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NEWPORT.

SWANSEA.

BHYNMA WR.

BLAENRHONDDA. |

BLAENAVON.

BRITON FERRY.

BRIDGEND.

I-I ' CWMAVON.I

CHEPSTOW.

DIN AS ISHAF.

FERRYSIDE.

LIANDILO.

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ATAESTEG.

MONMOUTH.

MEKTHYR.

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ST. CLEAR'S.

TALGARTH.

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CARDIFF.

LLANDAFF.

NEWPORT.

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DEATH OF OWAIN A LAW, THE…

ALLEGED INDECENT ASSAULT HY…

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BRKCONSB IRE.

CARMARTHEN.

LLANWONSO SCHOOL nOAHD.

CONSERVATIVE BANQUET ATI LLANELLY.…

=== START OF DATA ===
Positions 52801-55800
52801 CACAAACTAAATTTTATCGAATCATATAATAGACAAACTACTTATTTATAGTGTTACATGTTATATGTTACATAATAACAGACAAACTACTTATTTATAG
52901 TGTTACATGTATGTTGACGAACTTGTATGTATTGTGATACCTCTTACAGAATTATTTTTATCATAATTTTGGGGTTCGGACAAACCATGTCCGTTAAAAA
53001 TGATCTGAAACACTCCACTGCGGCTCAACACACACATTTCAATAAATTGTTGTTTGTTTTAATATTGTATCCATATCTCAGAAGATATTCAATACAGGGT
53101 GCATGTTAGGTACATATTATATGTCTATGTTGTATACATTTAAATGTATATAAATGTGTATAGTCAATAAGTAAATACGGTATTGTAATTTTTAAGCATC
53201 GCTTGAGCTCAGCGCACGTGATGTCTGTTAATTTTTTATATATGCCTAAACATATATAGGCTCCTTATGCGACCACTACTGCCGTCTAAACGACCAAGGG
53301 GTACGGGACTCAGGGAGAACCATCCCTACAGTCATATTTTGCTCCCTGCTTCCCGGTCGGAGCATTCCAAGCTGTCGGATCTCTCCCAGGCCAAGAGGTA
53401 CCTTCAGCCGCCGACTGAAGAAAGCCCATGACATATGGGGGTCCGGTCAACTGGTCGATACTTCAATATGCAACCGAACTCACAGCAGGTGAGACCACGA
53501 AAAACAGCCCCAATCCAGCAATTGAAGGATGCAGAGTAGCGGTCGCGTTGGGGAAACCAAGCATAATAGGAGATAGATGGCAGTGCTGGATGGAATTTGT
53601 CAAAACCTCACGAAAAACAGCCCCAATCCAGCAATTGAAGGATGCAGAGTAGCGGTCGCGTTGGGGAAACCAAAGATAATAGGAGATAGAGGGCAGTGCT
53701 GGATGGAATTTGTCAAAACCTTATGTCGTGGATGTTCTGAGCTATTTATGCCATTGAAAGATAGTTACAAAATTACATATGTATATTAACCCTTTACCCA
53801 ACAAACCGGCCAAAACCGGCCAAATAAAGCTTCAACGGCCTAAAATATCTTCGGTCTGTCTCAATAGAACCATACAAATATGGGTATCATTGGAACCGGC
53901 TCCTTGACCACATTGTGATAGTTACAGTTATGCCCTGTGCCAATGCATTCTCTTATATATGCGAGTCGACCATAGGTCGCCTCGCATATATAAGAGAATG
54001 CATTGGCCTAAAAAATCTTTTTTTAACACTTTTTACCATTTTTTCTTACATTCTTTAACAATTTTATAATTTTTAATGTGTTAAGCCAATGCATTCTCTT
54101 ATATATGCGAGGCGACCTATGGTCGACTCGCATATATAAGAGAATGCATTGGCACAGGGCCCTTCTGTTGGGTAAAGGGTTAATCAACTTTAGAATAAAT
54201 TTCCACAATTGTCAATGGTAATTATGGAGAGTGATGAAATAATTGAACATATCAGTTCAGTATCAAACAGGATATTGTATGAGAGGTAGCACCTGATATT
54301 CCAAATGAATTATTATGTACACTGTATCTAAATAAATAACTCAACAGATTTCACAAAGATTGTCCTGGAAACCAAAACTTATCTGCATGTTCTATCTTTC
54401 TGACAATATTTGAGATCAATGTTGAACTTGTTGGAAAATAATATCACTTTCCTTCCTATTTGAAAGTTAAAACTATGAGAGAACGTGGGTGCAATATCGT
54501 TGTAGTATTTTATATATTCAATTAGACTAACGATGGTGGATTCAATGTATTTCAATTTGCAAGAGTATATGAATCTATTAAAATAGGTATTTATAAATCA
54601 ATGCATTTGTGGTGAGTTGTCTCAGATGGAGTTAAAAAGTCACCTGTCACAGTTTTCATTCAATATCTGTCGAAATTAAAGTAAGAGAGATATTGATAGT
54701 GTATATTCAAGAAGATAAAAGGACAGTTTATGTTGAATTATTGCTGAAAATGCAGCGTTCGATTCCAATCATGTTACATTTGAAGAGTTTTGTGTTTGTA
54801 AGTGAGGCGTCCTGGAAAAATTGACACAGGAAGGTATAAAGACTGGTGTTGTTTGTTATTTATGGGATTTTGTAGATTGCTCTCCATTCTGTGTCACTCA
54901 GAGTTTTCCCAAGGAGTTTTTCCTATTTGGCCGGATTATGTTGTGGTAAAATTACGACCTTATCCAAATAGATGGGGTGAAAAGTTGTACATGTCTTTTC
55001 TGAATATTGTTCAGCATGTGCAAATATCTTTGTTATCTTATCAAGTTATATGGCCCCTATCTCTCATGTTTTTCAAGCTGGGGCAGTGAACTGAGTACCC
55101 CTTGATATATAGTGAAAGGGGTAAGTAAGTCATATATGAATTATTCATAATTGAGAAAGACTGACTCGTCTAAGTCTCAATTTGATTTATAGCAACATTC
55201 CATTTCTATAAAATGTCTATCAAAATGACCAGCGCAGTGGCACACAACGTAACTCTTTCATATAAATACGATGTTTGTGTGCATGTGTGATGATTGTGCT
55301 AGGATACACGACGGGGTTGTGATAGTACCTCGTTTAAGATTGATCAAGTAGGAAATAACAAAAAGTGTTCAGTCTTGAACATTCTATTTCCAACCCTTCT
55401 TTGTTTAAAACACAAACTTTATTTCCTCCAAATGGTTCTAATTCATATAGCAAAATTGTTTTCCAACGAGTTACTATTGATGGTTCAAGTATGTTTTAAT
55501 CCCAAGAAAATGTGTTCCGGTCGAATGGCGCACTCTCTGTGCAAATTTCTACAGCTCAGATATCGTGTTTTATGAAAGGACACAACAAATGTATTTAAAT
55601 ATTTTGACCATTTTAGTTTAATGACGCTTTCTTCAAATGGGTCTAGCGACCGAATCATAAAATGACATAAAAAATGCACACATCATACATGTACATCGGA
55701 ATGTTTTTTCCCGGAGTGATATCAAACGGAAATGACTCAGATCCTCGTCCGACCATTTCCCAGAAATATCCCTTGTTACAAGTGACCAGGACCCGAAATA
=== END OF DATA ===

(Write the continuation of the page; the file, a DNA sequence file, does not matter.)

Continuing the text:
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CONSERVATIVE BANQUET AT I LLANELLY. LORD EMLYN ON PUBLIC AFFAIRS. THE HOUSE OF LORDS AND THE NEW PROCEDURE RULES. The first banquet in connection with the newly- formed Conservative Association was held at the Athentpum-hall, Llanelly, on Tuesday. The chair was occupied by Mr. C. W. Mans-jl Lewis, presi- dent of the association, supported by Lord Emlyn, M.P. for the county; Mr. J. T. D. Llewelyn (Swan- sea), Mr. C. E. G. Philipps (Picton Castle, Pem- brokeshire), Mr. T. Jones (Llandovery), Mr. R. Margrave (chairman of committees of the associa- tion), Mr. R. Goring Thomas, Captain Luckraft, Mr. R. Nevill, and the Rev. D. Parry Davies. The room was nicely decorated, and there was a large attendance from the town and neighbourhood. After other toasts, the CHAIRMAN proposed the toast of The Houses of Parliament." Lord EMLYN, who responded, was received with loud cheers on rising. After thanking the com- pany for the hearty reception they had given him, he said that many people were fond of talking of abolishing the House of Lords, but to all such he would say, "What will you put in its place?" Wherever there was any attempt to govern a country by a Legislature such as we possess it had been found necessary to endeavour to do it so as to prevent panic and sudden and violent changes of opinion, and the House of Lords to-day repre- sented the steady and progressive feeling of the country. (Hear, hear.) If they could show him a better House of Lords than the present ono well and good, but until they could tind a better representative body he would say "stick to what you have." With reeard to the House of Lords he would also say that anyone who took the trouble to study the debates of both Houses of Parliament would say that in 99 cases out of 100 the weight of debate, eloquence, argument and skill, were in the Upper House. Lately there had been a great deal said of freedom of speoct). He admitted, as an argument that might be used and pressed, that the majority must have their way. Well, everybody knew that the majority in the end always did get their way. Then they were told that obsti uction had got to such a pitch that it was absolutely necessary to put a stop to it, and to put the regulation of speak- ing in the hands of the majority. It was true there had been obstruction, but who had started it He would like to know how the Treasury Bench could talk about obstruction when they made considerable use of it in 1877,1878. and 1879. Was an alteration in the Procedure Rules necessary then ? He maintained that the Pro- cedure Rules were uncalled for, unnecessary, and unwise. When the Speaker was satisfied that the general sense of the whole House was in favour of stopping a debate and coining to a vote he might then set in motion a certain pro- cedure which, upon the bare msjority of votes, might stop a discussion. That, he held, was a. dangerous power to put in the hands of any Ministry, and if such had been proposed by a Conservative Government he wookl have given his vote against it. When the Conservative Government were in power they had to deal-it was acknowledged they had to deal -with a certain amount of obstruction. What was the result? Why, when the Conservatives endeavoured to undertake some measures to re- form the Rules of Procedure they were opposed. He congratulated the meeting on the rapid strides that had been taken during the last twelve months by the Llanelly Conservative Association. (Cheers.) One strong point made against the Conservatives was that they had no party leader but, they should not make too much fuss about party leaders. The Liberals should remember that Mr. Gladstone was not likely to remain for many years to come at the head of the Liberal party. Let them look a little bit ahead, let them also look a little bit back. In 1880 was there that very happy family in the House of Commons ? Let them remember Mr. Chamberlain, the compiler and founder of the Caucuses in the country. He did not think he was a very docile follower of Lord Harrington. The present Government came into office in the spring of 1880, and they had what was regarded as a strong Cabinet,but no less than three of the Ministers who sat upon the Ministerial bench had resigned within the three years. If that represented the unanimity of the Liberal party he thought the Conservatives might take heart. If they went into figures, and inquired how many seats the Liberals had lost since they came into office in 1830, he thought they would find they had lost more seats in the country in three years than the Conservatives lost during the six years they were in power. That was an example of their strength. (Applause.) Now, when they examined the explanations of the Liberals and their description of their owr. posi- tion, they found it a little faulty, and, therefore, they might doubt a littie biL whether their description of Conservative disorganisation and I weakness was correct. (Laughter and applause.) The noble member then referred to the manner in which the Liberal Government had carried out their programme of peace, retrenchment, and reform. With regard to peace, lie pointed out that they were responsible for the Transvaal peace, which was as black a peace as ever was put on paper. (Hear, hear.) The war was commenced to vindicate the authority of the Crown, and he con- tended that the authority should have been vindi- cated before the sword was sheathed. (Applause.) Thtn' all knew that it was not vindicated. Touching next upon the Egyptian War, he remarked that if the policy of this country had been properly conducted in the early "tages of the Egyptian question not one drop of blood need have been shed, and certainly not one shot need have been fired. The Government ought to have taught Europe that when England put her foot down she meant, to keep it where she put it. Did they teach Europe that ? Was it not too soon after the Transvaal War, in which we sustained three defeats in trying to vindicate the authority I of the Crown, and then giving it rebellious people all they asked for? (Applause.) About re- trenchment he had very littie to say, be- cause there had been absolutely none. (Laughter.) Perhaps to the Liberal mind a doubling of the Income-tax meant economy. If it did, they must believe tnat they had the most economical Government, on the face of the earth. (Renewed laughter.) With respect to reform, as far as he could see, hares and rabbits were the only creatures who had been benefited by the Govern- ment, and they had been almost improved out of fxistence. The Settled Land Act was a very good Act, but, although it had been passed since the Liberal Government came into office, it was framed by Conservatives, and, moreover, it was brought in by Sir Richard Cross. (Hear, hear.) The Bill which the Liberals brought in to amend the Vaccina- tion Acts was the most montrous Bill ever drafted. It provided that if a man had once paid the full fine of 40s. for not vaccinating his child he might go free. (Laughter.) Lord Emlyn then went on to speak of Irish affairs. He said the Government policy in Ireland seemed to be inexplicable. They found the country in comparative peace, comparative quiet, and comparative content. What did they do ? They determined to govern Ireland by remedial legislation. They contended that force was no remedy. Of course, force was a remedy. It was a very pretty phrase, but it was not true. He should like to know what they were rising for in Ireland. Now, they had a very strong ground of •omplaint, for, whereas the present Government found a certain system in operation, when they came in they inaugurated quite another system. They said, "We will not coerce Ireland." But he wi should like to know how many Coercion Bills they had passed since they had been in office. There were one or two lessons which they might learn from their liite leader, Lord Beaconsheld, and the more lessons they learnt the better. No man was more ready to admit when he was defeated than Lord Beacons- field, but no man jumped up again quicker when he was down. Ha had the power of patience and the power to wait. The great lesson which they ought to learn from Lord Beaconsfield was that of patience, and his last words of encouragement to them was to be patient, to work, and to wait.